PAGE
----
2. sodium bicarbonate - emergency measure in severe hyperkalemia

87

methods of removing K+ from the body

Kayexalate - sodium polystyrene sulfonate (cation exchange resin)
Hemodialysis
Furosemide

88

who is hemodialysis reserved for in hyperkalemia tx.?

intractable hyperkalemia
pts with renal failure

89

normal Mg2+ levels

1.8-2.5 mg/dL

90

MCC of hypomagnesemia

steatorrheic states

91

causes of hypomagnesemia

GI - steatorrhea, malabsorption, prolonged fasting, TPN, fistulas
alcoholics
renal causes - SIADH, diuretics, Bartter's, drugs, renal transplant

92

drugs causing hypomagnesemia

gentamicin
amphotericin B
cisplatin

93

neuromuscular and CNS sx of hypomagnesemia

muscle twitching/weakness, tremor
hyperreflexia
mental status changes
seizures

94

ECG changes in hypomagnesemia

prolonged QT
T wave flattening
torsades de pointes

95

Tx. of hypomagnesemia

mild - oral Mg (Mg2+ oxide)
severe - IV Mg (Mg sulfate)

96

first sign of hypermagnesemia

progressive loss of deep tendon reflexes

97

CF of hypermagnesemia

nausea, weakness
facial paresthesias
loss of deep tendon reflexes
ECG changes same as in hyperkalemia
somnolence --> coma and muscular paralysis

98

Tx. of hypermagnesemia

IV calcium gluconate for emergent sx
saline + furosemide
dialysis in renal failure pts
intubation

99

normal plasma phosphate conc.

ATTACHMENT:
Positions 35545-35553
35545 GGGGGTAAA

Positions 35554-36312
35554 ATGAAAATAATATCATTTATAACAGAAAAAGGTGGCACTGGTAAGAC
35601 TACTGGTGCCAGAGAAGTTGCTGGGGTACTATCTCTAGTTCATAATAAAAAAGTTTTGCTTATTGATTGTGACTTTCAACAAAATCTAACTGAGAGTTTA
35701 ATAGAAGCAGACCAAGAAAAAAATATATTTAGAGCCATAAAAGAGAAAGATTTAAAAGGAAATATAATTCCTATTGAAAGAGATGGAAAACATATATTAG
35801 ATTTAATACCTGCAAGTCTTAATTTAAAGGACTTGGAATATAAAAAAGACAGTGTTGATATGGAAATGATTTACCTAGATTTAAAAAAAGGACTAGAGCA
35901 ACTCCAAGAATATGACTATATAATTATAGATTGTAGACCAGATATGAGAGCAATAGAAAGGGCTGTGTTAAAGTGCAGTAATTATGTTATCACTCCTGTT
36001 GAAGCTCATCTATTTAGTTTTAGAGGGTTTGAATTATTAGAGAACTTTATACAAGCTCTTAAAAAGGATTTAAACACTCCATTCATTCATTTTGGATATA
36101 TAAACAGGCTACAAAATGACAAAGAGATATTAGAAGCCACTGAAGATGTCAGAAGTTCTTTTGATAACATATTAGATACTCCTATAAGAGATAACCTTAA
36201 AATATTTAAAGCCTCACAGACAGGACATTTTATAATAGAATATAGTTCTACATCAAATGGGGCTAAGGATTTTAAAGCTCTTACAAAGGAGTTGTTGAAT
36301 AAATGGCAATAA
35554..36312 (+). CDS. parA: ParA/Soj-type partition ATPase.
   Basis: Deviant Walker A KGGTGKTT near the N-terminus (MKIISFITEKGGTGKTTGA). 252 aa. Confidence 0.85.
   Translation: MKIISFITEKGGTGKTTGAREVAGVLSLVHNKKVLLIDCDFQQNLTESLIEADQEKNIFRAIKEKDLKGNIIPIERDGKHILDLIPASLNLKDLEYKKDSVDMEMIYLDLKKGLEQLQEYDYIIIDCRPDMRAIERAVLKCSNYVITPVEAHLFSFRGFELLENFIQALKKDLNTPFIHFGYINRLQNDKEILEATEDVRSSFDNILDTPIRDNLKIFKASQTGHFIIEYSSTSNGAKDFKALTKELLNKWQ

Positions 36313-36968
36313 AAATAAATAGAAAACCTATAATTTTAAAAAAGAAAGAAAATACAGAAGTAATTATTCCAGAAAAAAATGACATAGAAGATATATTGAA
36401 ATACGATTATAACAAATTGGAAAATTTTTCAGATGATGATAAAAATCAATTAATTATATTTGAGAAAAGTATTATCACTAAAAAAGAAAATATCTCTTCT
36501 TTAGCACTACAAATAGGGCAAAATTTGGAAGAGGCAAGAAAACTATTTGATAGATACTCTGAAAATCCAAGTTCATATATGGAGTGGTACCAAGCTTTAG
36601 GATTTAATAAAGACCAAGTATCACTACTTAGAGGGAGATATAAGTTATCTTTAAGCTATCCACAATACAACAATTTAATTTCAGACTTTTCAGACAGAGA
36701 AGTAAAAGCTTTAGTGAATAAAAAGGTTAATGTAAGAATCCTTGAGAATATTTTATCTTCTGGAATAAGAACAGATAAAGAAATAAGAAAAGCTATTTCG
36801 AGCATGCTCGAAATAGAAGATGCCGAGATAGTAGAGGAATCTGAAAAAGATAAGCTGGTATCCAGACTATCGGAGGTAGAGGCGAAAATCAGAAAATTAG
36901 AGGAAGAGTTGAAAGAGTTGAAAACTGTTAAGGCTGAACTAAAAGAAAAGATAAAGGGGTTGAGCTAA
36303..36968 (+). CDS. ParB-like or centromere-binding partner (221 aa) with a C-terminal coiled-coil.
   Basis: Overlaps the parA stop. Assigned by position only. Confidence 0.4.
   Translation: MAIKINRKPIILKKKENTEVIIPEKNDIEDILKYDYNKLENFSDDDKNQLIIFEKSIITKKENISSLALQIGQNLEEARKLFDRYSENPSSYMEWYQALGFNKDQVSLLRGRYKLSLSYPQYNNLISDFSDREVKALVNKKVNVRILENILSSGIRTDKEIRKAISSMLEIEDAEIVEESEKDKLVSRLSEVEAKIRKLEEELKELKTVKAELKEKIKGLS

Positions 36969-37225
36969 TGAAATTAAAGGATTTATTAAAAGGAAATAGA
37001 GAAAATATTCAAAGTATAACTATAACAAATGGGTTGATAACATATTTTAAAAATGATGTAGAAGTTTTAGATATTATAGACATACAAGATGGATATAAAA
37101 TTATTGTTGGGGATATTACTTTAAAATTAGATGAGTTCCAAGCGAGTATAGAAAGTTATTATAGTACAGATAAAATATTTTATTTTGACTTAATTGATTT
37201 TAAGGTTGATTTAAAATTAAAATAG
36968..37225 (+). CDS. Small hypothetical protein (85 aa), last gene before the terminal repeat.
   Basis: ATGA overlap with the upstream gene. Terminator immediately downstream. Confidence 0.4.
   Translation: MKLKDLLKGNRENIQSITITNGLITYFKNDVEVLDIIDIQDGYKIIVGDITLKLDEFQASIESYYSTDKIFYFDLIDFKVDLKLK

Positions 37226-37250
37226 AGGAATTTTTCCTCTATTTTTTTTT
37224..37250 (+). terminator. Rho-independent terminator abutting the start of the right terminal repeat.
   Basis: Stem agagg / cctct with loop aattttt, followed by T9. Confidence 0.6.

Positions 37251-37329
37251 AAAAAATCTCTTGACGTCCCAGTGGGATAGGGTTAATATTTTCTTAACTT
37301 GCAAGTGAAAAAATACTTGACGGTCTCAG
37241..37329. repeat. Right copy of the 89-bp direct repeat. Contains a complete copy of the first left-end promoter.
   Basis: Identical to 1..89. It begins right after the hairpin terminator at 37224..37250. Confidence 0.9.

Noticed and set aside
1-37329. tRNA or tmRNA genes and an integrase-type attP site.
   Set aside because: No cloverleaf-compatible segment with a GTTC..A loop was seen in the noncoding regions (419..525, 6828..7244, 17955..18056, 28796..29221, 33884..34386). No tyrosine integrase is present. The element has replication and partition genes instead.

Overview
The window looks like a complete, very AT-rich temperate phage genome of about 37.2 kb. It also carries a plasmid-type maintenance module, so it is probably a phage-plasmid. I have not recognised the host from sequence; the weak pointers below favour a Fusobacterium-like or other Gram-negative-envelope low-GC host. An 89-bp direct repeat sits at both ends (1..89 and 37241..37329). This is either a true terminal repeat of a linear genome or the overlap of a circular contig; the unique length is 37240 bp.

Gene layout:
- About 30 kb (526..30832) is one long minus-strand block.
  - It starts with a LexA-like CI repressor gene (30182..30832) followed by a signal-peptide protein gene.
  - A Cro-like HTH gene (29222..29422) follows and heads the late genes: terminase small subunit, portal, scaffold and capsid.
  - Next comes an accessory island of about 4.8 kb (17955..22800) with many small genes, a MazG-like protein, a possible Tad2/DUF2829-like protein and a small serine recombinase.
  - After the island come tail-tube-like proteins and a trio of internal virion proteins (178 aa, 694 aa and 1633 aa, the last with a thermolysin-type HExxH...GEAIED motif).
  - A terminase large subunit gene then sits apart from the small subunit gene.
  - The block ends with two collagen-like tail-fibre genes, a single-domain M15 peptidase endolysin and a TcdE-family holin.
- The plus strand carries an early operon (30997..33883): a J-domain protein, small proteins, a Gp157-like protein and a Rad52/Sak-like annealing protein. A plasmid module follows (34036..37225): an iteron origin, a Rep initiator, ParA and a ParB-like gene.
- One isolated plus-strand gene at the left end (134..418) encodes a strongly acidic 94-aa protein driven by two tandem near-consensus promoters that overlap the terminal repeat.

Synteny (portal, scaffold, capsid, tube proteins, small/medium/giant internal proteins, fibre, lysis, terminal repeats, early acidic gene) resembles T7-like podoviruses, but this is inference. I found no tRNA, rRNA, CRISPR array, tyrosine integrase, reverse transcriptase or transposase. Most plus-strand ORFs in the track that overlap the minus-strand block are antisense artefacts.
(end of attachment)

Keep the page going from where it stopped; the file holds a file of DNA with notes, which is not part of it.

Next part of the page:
3.0-4.5 mg/dL

100

decreased intestinal absorption of phosphate due to..

alcohol abuse (MCC)
vit D deficiency
malabsorption
excessive use of antacids
TPN and/or starvation

101

increased renal excretion of phosphate due to...

excess PTH states
hyperglycemia
oncogenic osteomalacia
renal tubular acidosis
hypokalemia/hypomagnesemia

102

other causes of low phosphate levels?

respiratory alkalosis
anabolic steroids
severe hyperthermia
DKA (MCC)
hungry bones syndrome

103

Tx. of hypophosphatemia

oral supplementation - neutra-phos capsule, K-phos tablets, milk
severe - parenteral supplementation

104

CF of hyperphosphatemia

metastatic calcifications and soft tissue calcifications - binds calcium (hypocalcemia)

105

Tx. of hyperphosphatemia

phosphate binding antacids contatining AlOH or carbonate

106

anion gap

Na - (HCO3 + Cl)
- normally between 5-15
- represents ions present in serum but unmeasured

107

effects of acidosis

right shift of O2-Hb dissociation curve
depresses CNS
decreases pulmonary blood flow
arrhythmias
impairs myocardial function
hyperkalemia

108

effects of alkalosis

decreases cerebral blood flow
left shift on O2-Hb curve
arrythmias
tetany
seizures

109

an (1) in lactate results in a (2) in HCO3-

1 - increase
2 - decrease

110

what causes an increased AG acidosis?

1. ketoacidosis - DKA, starvation, alcohol
2. lactic acidosis
3. renal failure - decreased NH4 excretion
4. intoxication

111

acid-base defect in salicylate overdose

primary respiratory alkalosis AND AG metabolic acidosis

112

what causes a normal AG acidosis (hyperchloremic)

1. renal tubular acidosis - decreased HCO3 absorption or decreased production of HCO3
2. carbonic anhydrase inhibitors
3. GI loss - diarrhea, pancreatic fistulas, small bowel fistulas, ureterosigmoidostomy